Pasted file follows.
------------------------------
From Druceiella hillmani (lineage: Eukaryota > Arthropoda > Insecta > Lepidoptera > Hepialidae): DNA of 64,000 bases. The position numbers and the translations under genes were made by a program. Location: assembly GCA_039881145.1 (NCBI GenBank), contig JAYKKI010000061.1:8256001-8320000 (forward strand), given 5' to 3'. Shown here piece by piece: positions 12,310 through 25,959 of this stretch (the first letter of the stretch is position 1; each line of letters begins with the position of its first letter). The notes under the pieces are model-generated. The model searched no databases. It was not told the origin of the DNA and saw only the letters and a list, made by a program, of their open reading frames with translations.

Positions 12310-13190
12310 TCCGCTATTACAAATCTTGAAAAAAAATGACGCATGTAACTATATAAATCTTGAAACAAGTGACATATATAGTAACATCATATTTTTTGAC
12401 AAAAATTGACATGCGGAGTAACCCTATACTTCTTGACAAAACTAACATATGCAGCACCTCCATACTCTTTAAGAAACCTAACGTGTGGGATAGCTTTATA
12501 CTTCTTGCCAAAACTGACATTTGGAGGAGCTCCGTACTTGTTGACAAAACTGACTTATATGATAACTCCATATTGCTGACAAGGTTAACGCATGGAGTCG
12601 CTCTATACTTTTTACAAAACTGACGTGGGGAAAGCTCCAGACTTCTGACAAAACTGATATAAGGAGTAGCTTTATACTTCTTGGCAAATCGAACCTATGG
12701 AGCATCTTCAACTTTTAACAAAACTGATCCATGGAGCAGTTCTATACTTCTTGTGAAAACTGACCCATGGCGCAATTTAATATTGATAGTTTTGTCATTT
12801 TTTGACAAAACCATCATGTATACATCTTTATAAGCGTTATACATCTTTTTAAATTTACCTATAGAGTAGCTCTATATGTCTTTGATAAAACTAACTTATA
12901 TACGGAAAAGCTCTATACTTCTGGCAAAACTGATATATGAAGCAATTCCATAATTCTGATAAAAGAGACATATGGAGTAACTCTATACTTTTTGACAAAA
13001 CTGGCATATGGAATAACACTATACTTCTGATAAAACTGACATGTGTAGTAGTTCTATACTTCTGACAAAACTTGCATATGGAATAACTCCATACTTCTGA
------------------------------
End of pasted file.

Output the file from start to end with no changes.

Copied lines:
From Druceiella hillmani (lineage: Eukaryota > Arthropoda > Insecta > Lepidoptera > Hepialidae): DNA of 64,000 bases. The position numbers and the translations under genes were made by a program. Location: assembly GCA_039881145.1 (NCBI GenBank), contig JAYKKI010000061.1:8256001-8320000 (forward strand), given 5' to 3'. Shown here piece by piece: positions 12,310 through 25,959 of this stretch (the first letter of the stretch is position 1; each line of letters begins with the position of its first letter). The notes under the pieces are model-generated. The model searched no databases. It was not told the origin of the DNA and saw only the letters and a list, made by a program, of their open reading frames with translations.

Positions 12310-13190
12310 TCCGCTATTACAAATCTTGAAAAAAAATGACGCATGTAACTATATAAATCTTGAAACAAGTGACATATATAGTAACATCATATTTTTTGAC
12401 AAAAATTGACATGCGGAGTAACCCTATACTTCTTGACAAAACTAACATATGCAGCACCTCCATACTCTTTAAGAAACCTAACGTGTGGGATAGCTTTATA
12501 CTTCTTGCCAAAACTGACATTTGGAGGAGCTCCGTACTTGTTGACAAAACTGACTTATATGATAACTCCATATTGCTGACAAGGTTAACGCATGGAGTCG
12601 CTCTATACTTTTTACAAAACTGACGTGGGGAAAGCTCCAGACTTCTGACAAAACTGATATAAGGAGTAGCTTTATACTTCTTGGCAAATCGAACCTATGG
12701 AGCATCTTCAACTTTTAACAAAACTGATCCATGGAGCAGTTCTATACTTCTTGTGAAAACTGACCCATGGCGCAATTTAATATTGATAGTTTTGTCATTT
12801 TTTGACAAAACCATCATGTATACATCTTTATAAGCGTTATACATCTTTTTAAATTTACCTATAGAGTAGCTCTATATGTCTTTGATAAAACTAACTTATA
12901 TACGGAAAAGCTCTATACTTCTGGCAAAACTGATATATGAAGCAATTCCATAATTCTGATAAAAGAGACATATGGAGTAACTCTATACTTTTTGACAAAA
13001 CTGGCATATGGAATAACACTATACTTCTGATAAAACTGACATGTGTAGTAGTTCTATACTTCTGACAAAACTTGCATATGGAATAACTCCATACTTCTGA